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Command-Injection Bug in Cisco Industrial Gear Opens Devices to Complete Takeover

Two security holes — one particularly gnarly — could allow hackers the freedom to do as they wish with the popular edge equipment.

4 Min Read
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A security vulnerability has been found in Cisco gear used in data centers, large enterprises, industrial factories, power plants, manufacturing centers, and smart city power grids that could allow cyberattackers unfettered access to these devices and broader networks.

In a report published on Feb. 1, researchers from Trellix revealed the bug, one of two vulnerabilities discovered that affect the following Cisco networking devices:

  • Cisco ISR 4431 routers

  • 800 Series Industrial ISRs

  • CGR1000 Compute Modules

  • IC3000 Industrial Compute Gateways

  • IOS XE-based devices configured with IOx

  • IR510 WPAN Industrial Routers

  • Cisco Catalyst Access points

One bug — CSCwc67015 — was spotted in yet-to-be-released code. It could have allowed hackers to remotely execute their own code, and potentially overwrite most of the files on the device.

The second, arguably nastier, bug — CVE-2023-20076 — found in production equipment, is a command-injection flaw that could open the door to unauthorized root-level access and remote code execution (RCE). This would have entailed not just total control over a device's operating system but also persistence through any upgrades or reboots, despite Cisco's guardrails against such a scenario.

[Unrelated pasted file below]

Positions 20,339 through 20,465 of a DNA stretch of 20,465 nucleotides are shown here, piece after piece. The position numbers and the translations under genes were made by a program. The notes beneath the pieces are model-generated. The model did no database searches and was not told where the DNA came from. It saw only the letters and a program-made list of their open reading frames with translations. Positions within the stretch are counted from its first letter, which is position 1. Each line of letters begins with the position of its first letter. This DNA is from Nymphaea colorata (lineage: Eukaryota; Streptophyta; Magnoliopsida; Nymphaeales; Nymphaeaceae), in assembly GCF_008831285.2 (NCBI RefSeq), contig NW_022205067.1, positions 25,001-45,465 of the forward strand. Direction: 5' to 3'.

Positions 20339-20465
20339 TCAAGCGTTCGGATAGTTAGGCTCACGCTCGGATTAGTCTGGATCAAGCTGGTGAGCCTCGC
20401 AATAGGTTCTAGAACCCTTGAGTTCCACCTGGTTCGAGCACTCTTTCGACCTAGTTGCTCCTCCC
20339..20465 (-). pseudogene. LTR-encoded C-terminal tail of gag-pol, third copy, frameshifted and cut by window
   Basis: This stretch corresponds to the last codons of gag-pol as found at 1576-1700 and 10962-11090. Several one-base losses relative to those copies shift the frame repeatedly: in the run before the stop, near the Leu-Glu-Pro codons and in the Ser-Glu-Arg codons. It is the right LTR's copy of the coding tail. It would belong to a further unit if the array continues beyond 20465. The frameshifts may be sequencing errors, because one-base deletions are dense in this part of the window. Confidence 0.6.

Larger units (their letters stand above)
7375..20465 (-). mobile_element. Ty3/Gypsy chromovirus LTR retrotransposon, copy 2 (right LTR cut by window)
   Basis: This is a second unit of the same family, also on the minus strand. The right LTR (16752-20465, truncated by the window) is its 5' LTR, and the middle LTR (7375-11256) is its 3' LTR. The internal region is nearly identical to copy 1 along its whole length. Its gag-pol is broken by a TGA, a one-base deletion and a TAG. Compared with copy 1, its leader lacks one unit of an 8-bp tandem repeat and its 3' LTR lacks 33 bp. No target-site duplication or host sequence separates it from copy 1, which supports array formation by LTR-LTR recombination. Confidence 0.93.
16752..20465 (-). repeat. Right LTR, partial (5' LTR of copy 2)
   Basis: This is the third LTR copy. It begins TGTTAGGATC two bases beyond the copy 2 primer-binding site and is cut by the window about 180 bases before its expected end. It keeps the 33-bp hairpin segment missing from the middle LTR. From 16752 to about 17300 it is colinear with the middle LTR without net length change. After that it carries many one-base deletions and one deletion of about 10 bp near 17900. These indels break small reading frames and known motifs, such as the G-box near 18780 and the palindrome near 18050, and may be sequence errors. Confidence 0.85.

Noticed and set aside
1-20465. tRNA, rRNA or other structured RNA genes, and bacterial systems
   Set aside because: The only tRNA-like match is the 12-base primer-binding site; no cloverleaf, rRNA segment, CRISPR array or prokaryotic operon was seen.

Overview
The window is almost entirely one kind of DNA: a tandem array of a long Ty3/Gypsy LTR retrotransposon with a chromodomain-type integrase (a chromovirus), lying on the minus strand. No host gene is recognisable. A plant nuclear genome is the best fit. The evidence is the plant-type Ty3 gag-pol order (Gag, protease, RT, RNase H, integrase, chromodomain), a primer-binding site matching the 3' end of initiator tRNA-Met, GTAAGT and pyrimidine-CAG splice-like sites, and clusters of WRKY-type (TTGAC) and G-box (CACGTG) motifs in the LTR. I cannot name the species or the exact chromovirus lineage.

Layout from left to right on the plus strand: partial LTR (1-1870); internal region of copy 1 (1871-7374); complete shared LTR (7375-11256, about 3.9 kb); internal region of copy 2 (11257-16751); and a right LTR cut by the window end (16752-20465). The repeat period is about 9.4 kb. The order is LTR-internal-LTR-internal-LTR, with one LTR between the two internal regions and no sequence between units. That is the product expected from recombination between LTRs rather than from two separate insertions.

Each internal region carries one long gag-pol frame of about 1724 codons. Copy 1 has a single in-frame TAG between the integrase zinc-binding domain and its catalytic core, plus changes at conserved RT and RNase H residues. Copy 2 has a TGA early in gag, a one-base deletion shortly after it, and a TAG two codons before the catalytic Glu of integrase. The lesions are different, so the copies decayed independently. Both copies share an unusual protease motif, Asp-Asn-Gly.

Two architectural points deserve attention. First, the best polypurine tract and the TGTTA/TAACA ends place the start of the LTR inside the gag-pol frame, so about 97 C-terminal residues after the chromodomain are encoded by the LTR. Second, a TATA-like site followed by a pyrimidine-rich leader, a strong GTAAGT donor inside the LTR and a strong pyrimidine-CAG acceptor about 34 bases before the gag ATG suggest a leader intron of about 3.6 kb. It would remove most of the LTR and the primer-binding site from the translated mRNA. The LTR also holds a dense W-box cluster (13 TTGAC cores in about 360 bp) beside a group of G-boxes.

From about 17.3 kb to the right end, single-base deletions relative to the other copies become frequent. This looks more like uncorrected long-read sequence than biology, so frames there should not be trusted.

Given that Cisco networking equipment is used worldwide in data centers, enterprises, and government organizations, and it's the most common footprint at industrial sites, the impact of the flaws could be notable, according to Trellix.

“In the world of routers, switches, and networking, Cisco is the current king of the market," Sam Quinn, senior security researcher with the Trellix Advanced Research Center, tells Dark Reading. "We would say that thousands of businesses could potentially be impacted.”

Inside the Latest Cisco Security Bugs

The two vulnerabilities are a byproduct of a shift in the nature of routing technologies, according to Trellix. Network administrators today have the ability to deploy application containers or even entire virtual machines on these miniature-server-routers. With this greater complexity comes both greater functionality, and a wider attack surface.

"Modern routers now function like high-powered servers," the authors of the report explained, "with many Ethernet ports running not only routing software but, in some cases, even multiple containers."

Both CSCwc67015 and CVE-2023-20076 arise from the router's advanced application hosting environment.

CSCwc67015 reflects how, in the hosting environment, "a maliciously packed application could bypass a vital security check while uncompressing the uploaded application." The check attempted to secure the system against a 15-year-old path traversal vulnerability in a Python module that Trellix itself had identified last September, CVE-2007-4559. With a "moderate" CVSS v3 score of 5.5, it allowed malicious actors to overwrite arbitrary files.

Meanwhile, the bug tracked as CVE-2023-20076 similarly takes advantage of the ability to deploy application containers and virtual machines to Cisco routers. In this case, it has to do with how admins pass commands to run their applications.